The rich African American heritage of St. Augustine should cause all history textbooks to be rewritten. By the time Jamestown was founded, Africans had already been in Florida for several generations.
The first legally sanctioned free black town in America was built in 1738 to help protect St. Augustine. Its residents had escaped English colonies to seek the sanctuary offered by Spanish Florida.
African slave, Haitian revolutionary, Spanish general, and Florida's only black caudillo. When Jorge Biassou arrived in St. Augustine in 1796, he was already a legend in his own time.
Soon after the Civil War, the northern African Methodist Episcopal Church evangelized to ex-slaves in the South. An ex-slave in St. Augustine answered the call and started St. Paul AME in 1873. The church is dedicated to preserving its African-American heritage.
In seven short weeks, Zora Neale Hurston wrote the most popular novel in African-American literature, Their Eyes Were Watching God (1937). Her worldly travels brought her in and out of St. Augustine.
St. Cyprian's is the oldest church building in Lincolnville. A local socialite raised funds to build it in 1900 so ex-slaves could enjoy their own Episcopalian church. Its beautiful Carpenter Gothic architecture offers a warm embrace to worshippers.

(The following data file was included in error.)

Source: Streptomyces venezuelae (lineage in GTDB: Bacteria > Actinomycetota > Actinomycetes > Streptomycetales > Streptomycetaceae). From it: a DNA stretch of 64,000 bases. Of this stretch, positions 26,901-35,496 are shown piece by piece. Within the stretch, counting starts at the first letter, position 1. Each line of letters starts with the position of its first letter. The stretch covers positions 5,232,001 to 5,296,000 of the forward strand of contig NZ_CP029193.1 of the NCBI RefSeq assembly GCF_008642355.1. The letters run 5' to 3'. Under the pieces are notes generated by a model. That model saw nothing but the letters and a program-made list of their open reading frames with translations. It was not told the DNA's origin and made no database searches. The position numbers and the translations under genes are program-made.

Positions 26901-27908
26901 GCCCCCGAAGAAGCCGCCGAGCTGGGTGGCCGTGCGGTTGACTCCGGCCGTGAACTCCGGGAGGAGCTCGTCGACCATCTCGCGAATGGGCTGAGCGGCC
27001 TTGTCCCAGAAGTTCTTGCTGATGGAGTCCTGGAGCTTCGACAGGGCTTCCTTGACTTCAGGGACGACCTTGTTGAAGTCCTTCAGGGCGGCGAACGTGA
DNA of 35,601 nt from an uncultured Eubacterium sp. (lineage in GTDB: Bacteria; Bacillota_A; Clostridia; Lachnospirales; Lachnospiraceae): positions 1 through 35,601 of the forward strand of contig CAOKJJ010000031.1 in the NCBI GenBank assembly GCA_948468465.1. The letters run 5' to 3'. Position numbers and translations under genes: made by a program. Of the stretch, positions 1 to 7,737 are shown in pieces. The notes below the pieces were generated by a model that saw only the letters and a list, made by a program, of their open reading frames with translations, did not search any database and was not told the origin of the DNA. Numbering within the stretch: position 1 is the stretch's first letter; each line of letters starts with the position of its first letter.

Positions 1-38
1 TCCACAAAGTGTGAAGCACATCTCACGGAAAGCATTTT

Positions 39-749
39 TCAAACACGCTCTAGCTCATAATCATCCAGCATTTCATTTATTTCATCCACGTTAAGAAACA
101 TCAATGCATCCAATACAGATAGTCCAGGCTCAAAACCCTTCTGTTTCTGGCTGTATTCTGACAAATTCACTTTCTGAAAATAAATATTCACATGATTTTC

Many things were sold in St. Augustine's public market, including an occasional slave. Tour guides turned it into a novel attraction by calling it the Old Slave Market. Demonstrations here pushed congress into passing the Civil Rights Act of 1964.
Dr. Hayling has been hailed as the "father" of St. Augustine's civil rights movement. Despite great sacrifices, he organized demonstrations and coordinated visiting activists, including Dr. Martin Luther King.
The Civil Rights Act of 1964 was contested in Congress until televised demonstrations in St. Augustine pushed legislators over the edge. See where and how local activists helped make it happen.
Juan Garrido was a free African conquistador who explored Florida with Ponce de Leon. After Ponce died, Garrido settled in Mexico City with Hernando Cortez. He is famous as the first person to grow wheat in the New World.
Excelsior School was St. Augustine's first black public high school. Its historic building is now a growing cultural center showcasing the city's rich African-American history.